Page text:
The Fight Over Fiscal Rectitude: Politics or Economics?

Decades ago, my parents taught me a simple lesson: when something goes awry and its outcome remains uncertain, do what you can and should do to the best of your capability. The future may not be entirely in your control, but by setting some good things in motion you make tough issues easier to handle. I thought about that lesson recently while reading and listening to the latest chapter in the debate over controlling ever-rising government debt levels.

At the recent G-20 meeting in Toronto, most world leaders strongly agreed that the risks posed by increasing debt levels in many developed countries, including the United States, must be reduced. But the Obama administration and some economists warn that the price of fiscal restraint can be economic drag. Paul Krugman, among others, notes that the second recession within the Great Depression, beginning in 1937, was partly the product of deficit reduction.

The complication for most people reading about this conflict is that the economics and the politics are constantly conflated. The economics always says we should adopt and maintain good long-term budget policy as soon as possible, even when we disagree on the timing of short-term stimulus. The politics almost always argues for holding off any decision—short term or long term—that asks the public to give up something.

The confusion stems partly from the need for many developed countries to tackle two related, but separate, problems. First, they are in the very early stages of recovery from a recession—with debt levels higher than they should be because they spent far more than they were willing to collect in years before the worldwide recession began. Coupled with recession-related revenue shortfalls and spending demands, that earlier profligacy means higher costs and risks and less flexibility today. Trying to maintain adequate stimulus and recover from extraordinarily high deficit levels demands extraordinary discipline. Second, apart from the recession, future spending is scheduled to grow faster than revenues almost no matter how well the recovery goes. That’s largely because of fast-growing spending on health and retirement programs, along with the revenue drops that come by ever-more people retiring.

If the countries gathered in Toronto don’t solve the second problem, the first one never really goes away. Economists who bid us wait for a few more years generally have their eye on the first problem, not the second. But the fear of many at the G-20 summit is that we cannot keep enacting myopic short-term policies while paying lip service to fiscal discipline down the road.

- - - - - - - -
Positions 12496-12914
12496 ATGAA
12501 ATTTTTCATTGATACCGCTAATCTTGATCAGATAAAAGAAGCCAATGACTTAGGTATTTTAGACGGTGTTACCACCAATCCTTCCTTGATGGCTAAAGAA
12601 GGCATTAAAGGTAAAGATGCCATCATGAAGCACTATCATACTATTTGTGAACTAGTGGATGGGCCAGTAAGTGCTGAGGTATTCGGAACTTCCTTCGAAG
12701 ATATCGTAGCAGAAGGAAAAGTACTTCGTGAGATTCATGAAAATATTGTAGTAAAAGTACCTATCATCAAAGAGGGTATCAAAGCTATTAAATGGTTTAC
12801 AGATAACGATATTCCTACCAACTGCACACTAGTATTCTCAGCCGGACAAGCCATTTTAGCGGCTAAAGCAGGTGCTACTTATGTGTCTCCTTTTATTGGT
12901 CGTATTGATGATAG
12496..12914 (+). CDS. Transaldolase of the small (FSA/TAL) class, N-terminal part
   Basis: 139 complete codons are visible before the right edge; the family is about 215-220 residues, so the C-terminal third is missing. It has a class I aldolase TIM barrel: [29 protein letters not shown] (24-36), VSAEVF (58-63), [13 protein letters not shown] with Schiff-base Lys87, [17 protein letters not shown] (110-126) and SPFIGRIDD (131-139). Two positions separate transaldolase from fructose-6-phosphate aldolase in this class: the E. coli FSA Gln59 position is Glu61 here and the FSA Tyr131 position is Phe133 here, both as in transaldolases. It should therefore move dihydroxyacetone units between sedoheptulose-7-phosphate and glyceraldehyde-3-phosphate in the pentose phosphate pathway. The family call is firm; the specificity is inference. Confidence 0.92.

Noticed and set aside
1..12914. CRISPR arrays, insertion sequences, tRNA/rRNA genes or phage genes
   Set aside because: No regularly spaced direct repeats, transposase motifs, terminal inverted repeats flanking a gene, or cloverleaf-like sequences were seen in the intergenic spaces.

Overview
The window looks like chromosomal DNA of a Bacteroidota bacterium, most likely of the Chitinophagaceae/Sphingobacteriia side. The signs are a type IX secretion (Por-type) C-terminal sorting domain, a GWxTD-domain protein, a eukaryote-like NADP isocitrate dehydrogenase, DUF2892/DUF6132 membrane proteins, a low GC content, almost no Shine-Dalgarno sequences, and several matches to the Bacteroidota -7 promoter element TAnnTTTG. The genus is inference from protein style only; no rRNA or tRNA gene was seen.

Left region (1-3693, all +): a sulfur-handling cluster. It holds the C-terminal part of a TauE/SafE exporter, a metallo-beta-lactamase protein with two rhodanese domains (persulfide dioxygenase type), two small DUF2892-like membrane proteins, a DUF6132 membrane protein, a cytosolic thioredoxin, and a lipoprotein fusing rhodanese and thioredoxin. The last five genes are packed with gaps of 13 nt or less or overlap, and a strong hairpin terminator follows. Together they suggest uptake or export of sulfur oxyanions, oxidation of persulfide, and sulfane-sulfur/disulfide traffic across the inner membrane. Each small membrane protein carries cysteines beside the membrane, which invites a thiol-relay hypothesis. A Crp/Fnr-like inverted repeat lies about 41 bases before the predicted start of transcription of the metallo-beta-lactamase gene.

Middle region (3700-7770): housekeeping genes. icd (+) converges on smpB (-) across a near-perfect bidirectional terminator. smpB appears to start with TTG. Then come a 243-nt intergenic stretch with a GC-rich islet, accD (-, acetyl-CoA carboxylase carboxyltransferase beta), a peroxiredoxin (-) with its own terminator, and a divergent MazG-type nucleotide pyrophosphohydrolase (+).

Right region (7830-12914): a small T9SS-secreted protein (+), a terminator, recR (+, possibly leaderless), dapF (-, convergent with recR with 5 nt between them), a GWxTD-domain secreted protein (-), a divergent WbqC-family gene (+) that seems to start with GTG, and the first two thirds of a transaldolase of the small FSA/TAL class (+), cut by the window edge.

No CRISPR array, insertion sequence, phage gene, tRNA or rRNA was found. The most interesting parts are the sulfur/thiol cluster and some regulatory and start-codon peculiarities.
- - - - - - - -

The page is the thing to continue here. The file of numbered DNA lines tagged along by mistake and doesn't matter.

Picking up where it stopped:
Even in World War II—often cited as an unintended Keynesian policy that helped pull the United States out of a depression—long-term tax increases were enacted to pay for short-term spending increases. My simple point here is that at the tail end of a depression and the beginning of a war, when our problems, threats, and risks were extraordinarily higher than today’s, policymakers still kept one eye focused on sustainable long-term economic policies.

Now read deeper between the lines when you hear the Obama administration or others today say we have to wait to start wrestling the deficit beast to the ground. This should be read as a political statement when it comes to the long run: that they can’t achieve what they should achieve. They can’t possibly mean, after all, that there’s no good economic reason to start putting our systems in order now—to bring about Social Security solvency, to contain health care spending, to bring future revenues more in line with promised spending levels.

In simple arithmetic, Congress can pass either a bill with $100 of temporary stimulus for one year, with only higher debt and interest payments for the future, or a bill with $120 of temporary stimulus for one year, more than offset by $20 of reduced spending or increased taxes for every year in the future. The second choice puts as much cash into the economy in the first year, yet it reduces debt over the longer term. Viewed this way, the argument that we can’t adopt today policies that cut spending or increase taxes falls apart. There’s a difference, after all, between how quickly a policy is implemented and when it is adopted.

Good long-term budget policy still requires debating how fast fiscal retreat must proceed during a recovery’s infancy. So, understanding that any path of retreat, fast or slow, can still fit in with good long-term policy, let’s have that debate, and not the silly one we’re having over whether anything can be done right now to tame the deficit.

Finally, there’s a bonus in handling the first, short-term problem by starting to solve the second, long-term problem immediately: it gives greater assurance to the markets that countries are going to get their fiscal houses in order. Many solutions to long-term fiscal problems—such as reducing powerful incentives to retire—could also be designed to boost recovery.

My parents were neither economists nor successful politicians. But what I think they’d tell us right now is that carefully turning down the spigot in no way prevents us from setting in motion ways to refill the reservoir for the future. Following that advice politically is harder than sorting through the economics, but it can be done.

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